This makes me wonder if many of the ways our children get into trouble, or just irritate us, are examples of sensory needs not being met. Maybe we (*I*) should view this as an opportunity to help them find appropriate ways to meet those needs.

Try chewing on gum, a straw, or some food-grade plastic tubing (which you can cheaply obtain from any hardware store) instead of eating your shirt sleeve. Or chewing up your pencil. Or chewing your hair. Ick.

What about the child who cannot tolerate certain sensations? Like shirt tags, snug clothing or haircuts. The obvious answer might be to avoid or remove the offending sensations. *Disclaimer - I'm just thinking out loud here, because I'm NOT an expert* What about providing more and different input? Counter-intuitive?

I have heard it suggested to give a reluctant child a haircut while they are sitting IN a tub of rice or beans. That reminds me of what I tell my kids when they have itches or they bug me for snacks between meals - a dog in the hunt doesn't feel the fleas! 

I'd love to hear your ideas.

Saturday, November 14, 2009

I learned something that I already knew.

As children we learned about the 5 senses in school. You know, hearing, sight, smell, taste and touch.

Today, thanks to Sarah Bommarito of The Therapy Spot, I learned about 2 more senses: proprioceptive and vestibular. Of course, us moms really already know about these extra senses. It's instinct. But sometimes it is good to know there is a name for those things that you've been aware of but couldn't put a finger on.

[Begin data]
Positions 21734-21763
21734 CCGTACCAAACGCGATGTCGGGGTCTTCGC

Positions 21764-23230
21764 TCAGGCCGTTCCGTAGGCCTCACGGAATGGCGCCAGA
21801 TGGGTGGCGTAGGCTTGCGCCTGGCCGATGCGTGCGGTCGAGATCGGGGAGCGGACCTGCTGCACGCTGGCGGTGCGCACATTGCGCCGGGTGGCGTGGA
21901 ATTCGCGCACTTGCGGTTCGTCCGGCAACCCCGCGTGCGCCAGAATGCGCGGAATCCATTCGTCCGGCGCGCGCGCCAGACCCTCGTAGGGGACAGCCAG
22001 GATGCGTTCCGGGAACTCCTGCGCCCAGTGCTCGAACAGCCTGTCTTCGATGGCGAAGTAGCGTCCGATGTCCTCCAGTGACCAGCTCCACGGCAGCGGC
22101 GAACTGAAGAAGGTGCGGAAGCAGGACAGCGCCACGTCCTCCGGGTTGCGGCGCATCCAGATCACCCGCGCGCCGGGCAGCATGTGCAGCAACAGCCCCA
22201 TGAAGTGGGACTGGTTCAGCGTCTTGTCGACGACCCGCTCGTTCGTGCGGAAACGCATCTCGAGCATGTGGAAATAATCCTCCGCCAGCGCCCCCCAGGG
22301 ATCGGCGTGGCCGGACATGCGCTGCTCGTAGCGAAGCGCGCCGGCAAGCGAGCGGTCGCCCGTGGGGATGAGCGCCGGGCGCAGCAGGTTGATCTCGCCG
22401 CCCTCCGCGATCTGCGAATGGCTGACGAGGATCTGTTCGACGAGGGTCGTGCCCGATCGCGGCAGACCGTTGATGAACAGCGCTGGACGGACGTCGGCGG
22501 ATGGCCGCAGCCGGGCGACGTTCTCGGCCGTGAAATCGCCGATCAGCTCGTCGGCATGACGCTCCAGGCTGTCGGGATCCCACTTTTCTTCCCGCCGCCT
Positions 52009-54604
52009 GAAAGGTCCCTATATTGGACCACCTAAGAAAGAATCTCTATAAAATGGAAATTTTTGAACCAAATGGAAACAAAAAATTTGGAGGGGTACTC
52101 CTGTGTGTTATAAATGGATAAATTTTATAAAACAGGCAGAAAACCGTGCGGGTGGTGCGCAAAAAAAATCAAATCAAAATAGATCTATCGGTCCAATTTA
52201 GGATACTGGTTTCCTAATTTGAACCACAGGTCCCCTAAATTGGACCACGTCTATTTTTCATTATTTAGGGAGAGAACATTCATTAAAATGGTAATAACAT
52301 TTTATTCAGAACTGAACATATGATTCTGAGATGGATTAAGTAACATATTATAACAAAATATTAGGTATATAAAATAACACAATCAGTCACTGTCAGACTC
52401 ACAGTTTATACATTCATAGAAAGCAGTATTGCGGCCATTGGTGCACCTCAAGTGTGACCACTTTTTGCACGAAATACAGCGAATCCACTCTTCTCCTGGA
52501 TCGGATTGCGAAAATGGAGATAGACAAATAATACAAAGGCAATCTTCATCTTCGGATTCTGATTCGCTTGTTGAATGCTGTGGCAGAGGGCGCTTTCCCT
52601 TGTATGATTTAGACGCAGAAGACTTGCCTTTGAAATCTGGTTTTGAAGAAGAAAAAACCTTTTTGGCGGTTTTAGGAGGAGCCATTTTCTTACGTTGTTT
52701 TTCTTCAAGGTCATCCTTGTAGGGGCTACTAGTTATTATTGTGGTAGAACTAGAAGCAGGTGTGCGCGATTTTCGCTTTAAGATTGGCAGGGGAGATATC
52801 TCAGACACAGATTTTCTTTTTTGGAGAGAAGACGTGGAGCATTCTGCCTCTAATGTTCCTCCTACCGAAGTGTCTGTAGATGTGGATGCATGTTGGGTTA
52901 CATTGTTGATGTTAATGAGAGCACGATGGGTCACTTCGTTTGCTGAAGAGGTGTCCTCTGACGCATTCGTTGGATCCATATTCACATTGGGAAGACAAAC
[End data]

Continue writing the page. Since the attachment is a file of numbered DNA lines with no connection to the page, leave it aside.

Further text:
Proprioceptive. Sensors located in the joints and tendons enable a person to know the location of each part of the body. The Romberg test is a test of proprioception performed by standing with feet together with eyes closed. Those with proprioceptive loss, or lack of development, will be able to stand still with eyes open but will sway or fall with their eyes closed because they are unable to keep their balance.

Pressure on the joints and tendons provides input to this sense. A newborn baby with arms and legs flailing is unsettled and in desperate need of proprioceptive input. This baby can be calmed by providing input in the way of swaddling. Moms have done this for ages! Some people find that they sleep better at night with a heavy blanket (providing input).

Vestibular. Sensors located in the inner ear facilitate awareness of the body's position in relation to its surroundings. In my mind, I simplify this sense as one of movement. As moms, we know that our babies are calmed by movement (vestibular input). Which of us has not done the "mommy sway" as we attempt to calm a baby in our arms? Oh, and keep that shopping cart moving, right?!

I encourage you to look into different ways to satisfy your child's need for sensory (all 7 senses!) input. If you are dealing with a child who has suffered sensory deprivation due to hospitalization or institutional care, seek assistance from a therapist trained in multiple sensory integration.